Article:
If you have read The Money Challenge, you are familiar with the eight money milestones:
- Milestone 1: Start giving,
- Milestone 2: Save $1,500 for a minor emergency.
- Milestone 3: max out your 401(k) or 403(b) match.
- Milestone 4: Pay off all debt except your mortgage.
- Milestone 5: Save 3-6 months of living expenses for a job-loss level emergency.
- Milestone 6: Put 15% of your gross income to retirement.
- Milestone 7: Save for college or pay off your mortgage.
- Milestone 8: Live generously.
Let’s assume you have already started giving, hitting your first Milestone. You are now ready to pursue Milestone 2. Saving $1,500 may seem like a daunting goal, but it can be reached more quickly than you probably realize. Minor emergency savings is accomplished through a combination of cost-cutting and income creation.
Consider these suggestions:
- Sell some stuff. I bet you have some items sitting around your house that you have not used in a few years. This is a good indication that you really do not need those items. So sell them. There are a number of online platforms that allow you to sell your items. Our community has a Buy/Sell page on Facebook. The page has become our go-to for items we want to sell.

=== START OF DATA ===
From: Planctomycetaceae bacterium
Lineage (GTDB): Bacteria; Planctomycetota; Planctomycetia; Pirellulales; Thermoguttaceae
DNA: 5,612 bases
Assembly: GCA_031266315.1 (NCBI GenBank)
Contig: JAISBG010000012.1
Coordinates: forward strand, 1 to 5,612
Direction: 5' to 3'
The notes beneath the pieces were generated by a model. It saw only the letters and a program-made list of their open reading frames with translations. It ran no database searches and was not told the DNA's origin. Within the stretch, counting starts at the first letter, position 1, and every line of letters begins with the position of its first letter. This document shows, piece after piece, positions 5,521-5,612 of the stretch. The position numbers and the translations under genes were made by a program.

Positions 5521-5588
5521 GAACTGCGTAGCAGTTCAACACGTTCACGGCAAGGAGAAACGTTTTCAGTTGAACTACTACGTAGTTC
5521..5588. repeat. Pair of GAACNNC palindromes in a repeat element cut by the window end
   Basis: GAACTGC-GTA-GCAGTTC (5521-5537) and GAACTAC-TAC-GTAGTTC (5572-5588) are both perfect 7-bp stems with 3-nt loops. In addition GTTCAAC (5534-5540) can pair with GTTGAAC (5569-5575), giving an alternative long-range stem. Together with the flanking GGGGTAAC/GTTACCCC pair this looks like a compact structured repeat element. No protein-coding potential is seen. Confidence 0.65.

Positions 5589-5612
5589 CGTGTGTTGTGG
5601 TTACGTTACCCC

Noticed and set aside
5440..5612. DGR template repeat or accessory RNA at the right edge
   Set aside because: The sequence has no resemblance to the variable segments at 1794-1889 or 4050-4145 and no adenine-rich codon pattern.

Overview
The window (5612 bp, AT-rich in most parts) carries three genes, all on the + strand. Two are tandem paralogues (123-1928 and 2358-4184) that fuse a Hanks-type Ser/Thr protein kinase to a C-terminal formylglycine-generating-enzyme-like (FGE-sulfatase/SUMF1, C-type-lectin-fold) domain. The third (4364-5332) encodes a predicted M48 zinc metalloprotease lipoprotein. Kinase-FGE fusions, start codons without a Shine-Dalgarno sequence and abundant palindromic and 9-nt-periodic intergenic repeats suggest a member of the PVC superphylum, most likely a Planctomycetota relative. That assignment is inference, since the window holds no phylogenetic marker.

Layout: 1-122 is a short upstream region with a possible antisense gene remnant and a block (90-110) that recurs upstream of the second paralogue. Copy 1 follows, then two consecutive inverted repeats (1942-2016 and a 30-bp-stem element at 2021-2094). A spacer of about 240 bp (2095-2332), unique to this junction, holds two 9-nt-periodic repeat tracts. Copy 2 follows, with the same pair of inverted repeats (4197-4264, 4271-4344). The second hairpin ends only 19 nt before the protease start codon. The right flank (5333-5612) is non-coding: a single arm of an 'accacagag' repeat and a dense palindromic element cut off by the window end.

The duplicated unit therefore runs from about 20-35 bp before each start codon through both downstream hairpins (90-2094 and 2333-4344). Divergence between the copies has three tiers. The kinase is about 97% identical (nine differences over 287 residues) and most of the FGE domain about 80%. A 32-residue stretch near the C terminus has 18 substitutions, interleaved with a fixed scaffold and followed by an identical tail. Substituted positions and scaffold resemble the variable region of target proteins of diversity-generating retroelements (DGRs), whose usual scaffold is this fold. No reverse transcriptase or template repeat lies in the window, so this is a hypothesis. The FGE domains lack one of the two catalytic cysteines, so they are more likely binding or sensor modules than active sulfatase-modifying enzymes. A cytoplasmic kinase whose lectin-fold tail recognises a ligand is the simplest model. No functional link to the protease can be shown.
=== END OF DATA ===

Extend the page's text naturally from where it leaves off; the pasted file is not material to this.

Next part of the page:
- Get a gig. There are a number of different ways you can earn extra income. Drive for Uber. Sell homemade products on Etsy. If you have know-how, develop a website for a company. Of course, if your company offers overtime, pick up a few hours. The opportunities to earn extra income are seemingly endless these days. Try one or two.
- Avoid restaurants. Millennials eat out a lot. But they are not alone. You are probably spending more money eating out than you realize. So cut out restaurants for a while and save a few bucks by making your own food at home.
- Renegotiate rates. When was the last time you contacted your cable, Internet, or cell phone service provider to talk rates? These types of service companies offer discounts on a regular basis. Make sure you are taking advantage of them. Also, customer service representatives often have the ability to reduce your rate, even when a discount is not advertised. So talk to them about a rate reduction.
- Budget. I know. You hate that word. But budgeting can help you identify where you are overspending. You may find out that your $1,500 was hiding right under a few unnecessary purchases. Get your expenditures in line with your income, and try to set aside money for savings each month.
You can get to $1,500 faster than you think. Find a few ways to temporarily increase your income while decreasing expenditures. This combined effort will leave you with $1,500 in the bank in no time.
God designed us, not to be hoarders, but conduits through which His generosity flows. As I mentioned in The Money Challenge, current savings allows for future generosity. We save to give.